I feel I should preface this book release with the fact that I get excited by new and interesting ways of telling a story. The novels that I tend to write more quickly and passionately are the ones where I know there’s some sort of challenge involved in the writing itself. That’s a big part of what drew me to write Singularity. And it’s the context for how I decided to write this new novel.
When I came up with the idea of a war between vampires and dragons, I thought it sounded interesting and fun but if I was going to do it then I needed a different approach. I had heard of NaNoWriMo (National Novel Writing Month) many years ago, and had always been intrigued by that idea but knew I needed a different kind of project to try it out on, something where I was totally comfortable being experimental. The two were made for each other. I decided to do this whole thing in one month, starting from scratch, with no professional editing and doing only what editing and revisions I could do on my own before the end of the month. And so, after one month of prep, filling my head with as much inspirational vampire and dragon related material as I could find, I engrossed myself in the story for the whole month of November, threw everything onto the keyboard, reached 50,000+ words, and then did only what editing I could in the time allotted.
I spent all of October gaining inspiration for this story. (Good timing!) I already had the basic plotline in my head but needed more ideas as far as characters and seeing things from their perspectives. Some movies I wasn’t able to find in time, like Blade, Interview With A Vampire, and Queen of the Damned, but I had seen those films before and remembered enough from them to carry over the elements that inspired me the most. I was very happy to be able to rewatch What We Do In The Shadows, a dark comedy that actually lists a lot of the things vampires have to deal with, like the need to be invited into places. On the dragon side I watched How To Train Your Dragon and The Desolation of Smaug. But a lot of inspiration actually came from the video game Skyrim, which was the only game I played for almost all of November (briefly switching to Fallout 4 for environmental inspiration). Not only does Skyrim give a lot of insight into the ways of vampires and dragons alike, but it’s a game where, if you play your cards a certain way, you can become a vampire who hunts dragons. It was perfect.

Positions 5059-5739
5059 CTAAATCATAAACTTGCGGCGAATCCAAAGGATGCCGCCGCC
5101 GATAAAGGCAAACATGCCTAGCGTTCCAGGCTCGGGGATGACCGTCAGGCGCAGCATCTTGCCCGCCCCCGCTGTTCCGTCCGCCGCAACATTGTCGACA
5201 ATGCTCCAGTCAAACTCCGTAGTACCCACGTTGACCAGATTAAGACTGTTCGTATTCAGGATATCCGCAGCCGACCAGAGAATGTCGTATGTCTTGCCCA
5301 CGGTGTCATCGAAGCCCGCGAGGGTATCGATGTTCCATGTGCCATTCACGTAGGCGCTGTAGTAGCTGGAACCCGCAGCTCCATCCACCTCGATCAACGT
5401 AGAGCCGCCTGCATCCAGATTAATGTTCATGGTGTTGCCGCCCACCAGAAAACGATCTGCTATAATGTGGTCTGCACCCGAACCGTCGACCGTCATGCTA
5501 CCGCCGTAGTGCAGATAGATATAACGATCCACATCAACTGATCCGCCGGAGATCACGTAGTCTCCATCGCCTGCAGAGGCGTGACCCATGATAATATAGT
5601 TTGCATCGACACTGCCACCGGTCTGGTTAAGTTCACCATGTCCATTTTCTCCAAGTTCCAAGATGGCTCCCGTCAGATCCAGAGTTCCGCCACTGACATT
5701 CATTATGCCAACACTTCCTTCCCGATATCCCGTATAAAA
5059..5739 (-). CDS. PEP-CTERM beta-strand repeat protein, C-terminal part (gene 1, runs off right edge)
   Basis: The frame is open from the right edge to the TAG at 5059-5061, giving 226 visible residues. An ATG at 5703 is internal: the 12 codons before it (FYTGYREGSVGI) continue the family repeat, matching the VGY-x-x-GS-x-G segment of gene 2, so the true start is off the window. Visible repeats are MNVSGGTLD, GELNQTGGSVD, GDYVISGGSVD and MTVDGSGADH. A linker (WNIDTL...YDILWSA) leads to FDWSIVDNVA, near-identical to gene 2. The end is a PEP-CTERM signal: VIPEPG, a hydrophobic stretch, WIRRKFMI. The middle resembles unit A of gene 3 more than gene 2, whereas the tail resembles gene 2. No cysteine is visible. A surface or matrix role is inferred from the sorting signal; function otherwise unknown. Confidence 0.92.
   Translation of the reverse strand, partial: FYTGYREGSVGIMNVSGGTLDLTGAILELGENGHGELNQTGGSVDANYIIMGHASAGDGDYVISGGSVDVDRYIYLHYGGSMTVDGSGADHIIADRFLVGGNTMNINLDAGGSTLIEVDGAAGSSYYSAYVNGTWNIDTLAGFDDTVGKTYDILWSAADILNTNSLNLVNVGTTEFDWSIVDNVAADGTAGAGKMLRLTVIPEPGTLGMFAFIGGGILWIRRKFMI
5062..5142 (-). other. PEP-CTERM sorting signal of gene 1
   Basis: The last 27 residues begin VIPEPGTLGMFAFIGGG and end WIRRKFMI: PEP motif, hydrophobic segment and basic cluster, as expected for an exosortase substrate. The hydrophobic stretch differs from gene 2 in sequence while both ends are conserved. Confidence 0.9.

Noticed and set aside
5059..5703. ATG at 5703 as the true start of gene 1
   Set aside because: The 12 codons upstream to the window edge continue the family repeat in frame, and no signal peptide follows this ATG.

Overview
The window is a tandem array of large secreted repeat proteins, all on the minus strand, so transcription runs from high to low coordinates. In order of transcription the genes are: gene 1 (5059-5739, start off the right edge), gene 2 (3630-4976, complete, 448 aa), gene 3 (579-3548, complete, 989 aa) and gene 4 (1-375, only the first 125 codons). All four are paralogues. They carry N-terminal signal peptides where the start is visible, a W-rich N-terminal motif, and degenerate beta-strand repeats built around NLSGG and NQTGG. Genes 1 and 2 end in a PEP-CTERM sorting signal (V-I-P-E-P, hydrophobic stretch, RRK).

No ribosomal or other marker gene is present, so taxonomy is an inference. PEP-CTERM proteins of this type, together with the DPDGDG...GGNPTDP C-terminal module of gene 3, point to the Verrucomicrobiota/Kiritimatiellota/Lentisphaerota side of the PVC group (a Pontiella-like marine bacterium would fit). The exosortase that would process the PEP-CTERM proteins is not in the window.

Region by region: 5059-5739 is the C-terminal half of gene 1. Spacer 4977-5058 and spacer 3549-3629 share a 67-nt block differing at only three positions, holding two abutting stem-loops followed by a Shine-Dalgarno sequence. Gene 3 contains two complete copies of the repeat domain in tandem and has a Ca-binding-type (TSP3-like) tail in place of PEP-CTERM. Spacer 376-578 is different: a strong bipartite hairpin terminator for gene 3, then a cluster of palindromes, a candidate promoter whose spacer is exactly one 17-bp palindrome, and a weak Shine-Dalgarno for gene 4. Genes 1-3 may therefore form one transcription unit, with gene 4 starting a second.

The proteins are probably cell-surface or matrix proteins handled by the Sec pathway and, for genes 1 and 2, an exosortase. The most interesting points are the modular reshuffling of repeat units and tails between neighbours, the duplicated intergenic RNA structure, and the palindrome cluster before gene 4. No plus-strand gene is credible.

This is also a darker story than I would normally write, so I’ll mention to parents that this is not written for children. I tend not to get too graphic with things, but this book does contain elements of horror, violence, and adult situations (and reference to songs containing strong language). As well as having an overall darker tone than most of my books. As I was deciding the setting, based on the core concept (the premise) I decided on setting the story in our world because I wanted to include all standard strengths and weaknesses of vampires and if I went with a fantasy world then I would have to explain why the cross is a weakness for creatures who have never heard of Jesus. And since a war between vampires and dragons would be hard not to notice, the story couldn’t be set in the modern age or any historical age, which meant going post-apocalyptic, which is a new genre for me.
As a natural perfectionist I knew the one-month challenge would be difficult. I can always find things to fix, or improve, even on projects that take me multiple years to complete. The limited time meant stepping out of my comfort zone, editing only what seemed essential, and not making any further changes after December 1st. It was quite a different writing experience. It was exciting, frustrating, liberating, heartbreaking, and overall fun. I hope you have fun reading it!
To check it out on Amazon, click here
To see the Pinterest board for visual aid, click here